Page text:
Her art became a way to be something way more than a tourist, to open the door to a different kind of more intimate experience with the country. More like being a scientist or a detective, she described it to me. A common component of residencies is an open-door policy, where people in the town can stop by. For Richelle, this was valuable, as much of her work was driven by ideas and messages she took in from her visitors. And for those who drop by, she thought, it is one of the few times that people get to see what happens in the studios, to learn how involved the process of making art really is—seeing the incubating, testing, and interaction, as she described it, to create the final product. They see the process from start to finish.

More from this series

Giant Sequoia seedlings, planted at Otis College of Art and Design, in Los Angeles
Giant Sequoia seedlings, planted at Otis College of Art and Design, in Los Angeles Courtesy of WildPlaces

Last month, as part of a “Big Little Ideas” series, I mentioned a surprisingly valuable short-term step that communities can take, on their own, for positive climate effects. That is to start planting trees. More on the science behind the idea, plus discussion of exactly how much difference trees can make, from: MIT Technology Review, the long-established Arbor Day Foundation and Nature Conservancy, the newer One Tree Planted and Plant for the Planet organizations, and Cool Antarctica, with links at these sites to much more.

Short version of what you’ll find: Intensified tree-planting obviously is not the full answer to the climate crisis. But it’s a step in reducing atmospheric carbon levels, and potentially an important one.


Last week, a team from Otis College, or formally the Otis College of Art and Design, in Los Angeles, put this outlook into effect with its “100 Giants” project. The idea originated with Shelley Forbes, an Otis alum who is circulation manager at the campus library, as part of Otis’s centennial observations last year.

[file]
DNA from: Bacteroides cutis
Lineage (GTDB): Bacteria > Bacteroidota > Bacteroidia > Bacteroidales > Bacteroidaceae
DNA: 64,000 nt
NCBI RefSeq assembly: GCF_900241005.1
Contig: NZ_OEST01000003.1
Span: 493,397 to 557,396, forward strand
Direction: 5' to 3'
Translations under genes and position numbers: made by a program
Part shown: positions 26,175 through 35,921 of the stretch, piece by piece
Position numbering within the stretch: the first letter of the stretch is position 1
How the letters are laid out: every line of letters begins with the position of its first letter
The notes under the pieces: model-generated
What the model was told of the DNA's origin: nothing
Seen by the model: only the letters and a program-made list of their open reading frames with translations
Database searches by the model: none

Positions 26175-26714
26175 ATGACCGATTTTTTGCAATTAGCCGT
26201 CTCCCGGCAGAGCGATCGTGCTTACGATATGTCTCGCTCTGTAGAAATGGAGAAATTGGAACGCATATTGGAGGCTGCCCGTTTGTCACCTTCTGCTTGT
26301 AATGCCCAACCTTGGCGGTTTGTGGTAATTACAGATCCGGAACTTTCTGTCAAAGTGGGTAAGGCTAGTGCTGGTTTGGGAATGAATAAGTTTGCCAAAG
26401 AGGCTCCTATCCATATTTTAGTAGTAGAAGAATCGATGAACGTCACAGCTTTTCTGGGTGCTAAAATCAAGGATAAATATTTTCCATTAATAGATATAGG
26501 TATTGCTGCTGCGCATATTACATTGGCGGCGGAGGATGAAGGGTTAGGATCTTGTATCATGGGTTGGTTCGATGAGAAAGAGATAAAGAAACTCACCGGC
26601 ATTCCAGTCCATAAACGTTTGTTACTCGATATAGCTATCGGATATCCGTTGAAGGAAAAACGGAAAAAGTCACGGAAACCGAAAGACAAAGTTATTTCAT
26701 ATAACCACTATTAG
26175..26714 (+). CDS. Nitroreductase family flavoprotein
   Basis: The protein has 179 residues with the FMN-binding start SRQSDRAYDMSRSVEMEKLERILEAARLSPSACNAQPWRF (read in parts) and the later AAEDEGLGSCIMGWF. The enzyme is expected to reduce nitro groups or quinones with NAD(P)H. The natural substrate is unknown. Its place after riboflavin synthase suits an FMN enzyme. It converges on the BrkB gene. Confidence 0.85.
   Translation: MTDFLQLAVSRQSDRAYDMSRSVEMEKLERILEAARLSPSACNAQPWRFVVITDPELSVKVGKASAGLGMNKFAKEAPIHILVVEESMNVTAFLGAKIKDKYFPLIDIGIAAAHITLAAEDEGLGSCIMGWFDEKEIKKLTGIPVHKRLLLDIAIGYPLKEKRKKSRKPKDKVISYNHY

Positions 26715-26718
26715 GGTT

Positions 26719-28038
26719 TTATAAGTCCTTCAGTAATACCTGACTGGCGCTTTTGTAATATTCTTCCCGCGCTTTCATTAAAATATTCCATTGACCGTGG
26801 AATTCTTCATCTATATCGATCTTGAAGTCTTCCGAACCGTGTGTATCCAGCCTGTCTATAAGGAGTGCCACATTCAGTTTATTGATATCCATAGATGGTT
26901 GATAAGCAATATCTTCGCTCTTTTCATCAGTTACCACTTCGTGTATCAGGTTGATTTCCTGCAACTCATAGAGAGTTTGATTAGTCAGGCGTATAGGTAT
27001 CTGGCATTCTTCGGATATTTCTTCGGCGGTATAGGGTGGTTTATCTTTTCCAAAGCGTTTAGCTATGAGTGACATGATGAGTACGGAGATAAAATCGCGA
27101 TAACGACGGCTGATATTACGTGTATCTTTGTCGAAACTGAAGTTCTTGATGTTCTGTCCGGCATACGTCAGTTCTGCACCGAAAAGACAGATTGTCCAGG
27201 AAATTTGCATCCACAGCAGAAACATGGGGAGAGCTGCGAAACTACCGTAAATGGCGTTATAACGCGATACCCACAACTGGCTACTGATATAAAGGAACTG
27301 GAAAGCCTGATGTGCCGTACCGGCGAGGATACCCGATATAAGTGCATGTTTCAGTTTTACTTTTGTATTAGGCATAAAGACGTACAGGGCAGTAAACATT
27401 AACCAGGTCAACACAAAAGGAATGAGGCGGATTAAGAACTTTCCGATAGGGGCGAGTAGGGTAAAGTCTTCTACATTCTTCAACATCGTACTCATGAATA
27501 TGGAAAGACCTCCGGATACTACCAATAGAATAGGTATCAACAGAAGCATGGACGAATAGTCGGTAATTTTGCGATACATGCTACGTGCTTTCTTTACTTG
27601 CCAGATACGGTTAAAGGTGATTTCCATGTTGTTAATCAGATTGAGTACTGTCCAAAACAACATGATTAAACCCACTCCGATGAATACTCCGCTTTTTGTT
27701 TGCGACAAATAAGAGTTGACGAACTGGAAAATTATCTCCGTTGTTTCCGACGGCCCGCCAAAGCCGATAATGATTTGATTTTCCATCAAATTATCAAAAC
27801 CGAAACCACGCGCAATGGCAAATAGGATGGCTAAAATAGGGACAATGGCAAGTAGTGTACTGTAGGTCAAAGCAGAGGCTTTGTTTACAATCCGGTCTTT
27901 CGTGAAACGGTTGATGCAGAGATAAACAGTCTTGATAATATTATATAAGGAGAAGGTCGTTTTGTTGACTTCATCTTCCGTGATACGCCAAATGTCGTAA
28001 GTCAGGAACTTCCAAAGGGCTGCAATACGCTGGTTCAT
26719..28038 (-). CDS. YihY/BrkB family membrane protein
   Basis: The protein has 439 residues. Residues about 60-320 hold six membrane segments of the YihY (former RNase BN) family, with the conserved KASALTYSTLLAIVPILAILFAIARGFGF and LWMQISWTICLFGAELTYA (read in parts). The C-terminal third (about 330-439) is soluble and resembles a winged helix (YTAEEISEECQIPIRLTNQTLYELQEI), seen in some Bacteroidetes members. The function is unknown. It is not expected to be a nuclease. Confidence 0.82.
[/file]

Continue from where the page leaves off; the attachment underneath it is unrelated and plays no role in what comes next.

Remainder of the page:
The goal was to plant 100-plus seedlings of the famed giant sequoias of northern California’s forests; nurture them to the stage where they could be transplanted; and then ship them northward, for permanent rooting in the Giant Sequoia National Monument. The organization WildPlaces, which focuses on conservation and “re-wilding” in the Giant Sequoia National Monument, was a partner in the project.

Sequoia seedlings in the background, at Otis College, growing before their transplantation at the Giant Sequoia National Monument in northern California (Courtesy of Fawad Assadullah / Otis College of Art and Design)

They grow up so fast! This past week, the Otis community bade farewell to their year-old, several-inch-high seedlings, which began the trip north. As an article by Anna Raya on the campus news site said:

Spread across The Commons lawn they stood—staffers were proudly taking selfies with them, students were wandering amongst them, saying their names: Charlie Brown, Little Buddy, Paisley. These were the 100 Giants of Otis College, Sequoia tree seedlings that were whisked off this week to their final home in the Trail of 100 Giants in the Giant Sequoia National Monument …

“The front of the library will seem very naked now that the trees are gone,” says [library official Shelley] Forbes of the popular growing spot on campus for the seedlings. “I am, however, very excited that the trees are going home to their native lands.”

Mehmet McMillan, founder of WildPlaces, and Shelley Forbes, of Otis College, at the seedling-shipping ceremony last week (Courtesy of Fawad Assadullah / Otis College of Art and Design)

“From a scientific point of view, giant Sequoias are one of the best carbon sinks there is,” Mehmet McMillan, founder of WildPlaces, said of the project. According to the U.S. Department of Agriculture, giant sequoias are the largest and most massive trees on Earth, and their trunks and limbs contain more carbon per tree than any other species. “Imagine a tree growing massively over two- or three-thousand years,” McMillan said. “it’s holding carbon [all that time] … Spiritually, it goes without saying that being in a forest with big trees is going to help your spirit.”


Grow well, little trees. In their prime, giant sequoias can gain one and a half to two feet in height per year. Thus it will take centuries for any of them to reach the species’ peak height of 300 feet or more.

None of the students or staffers at Otis will see their trees at full maturity. But if the best time to plant a sequoia is 500 years ago, the second best is now.

At Otis College’s ceremony last week, as they sent off the seedlings (Courtesy of Fawad Assadullah / Otis College of Art and Design)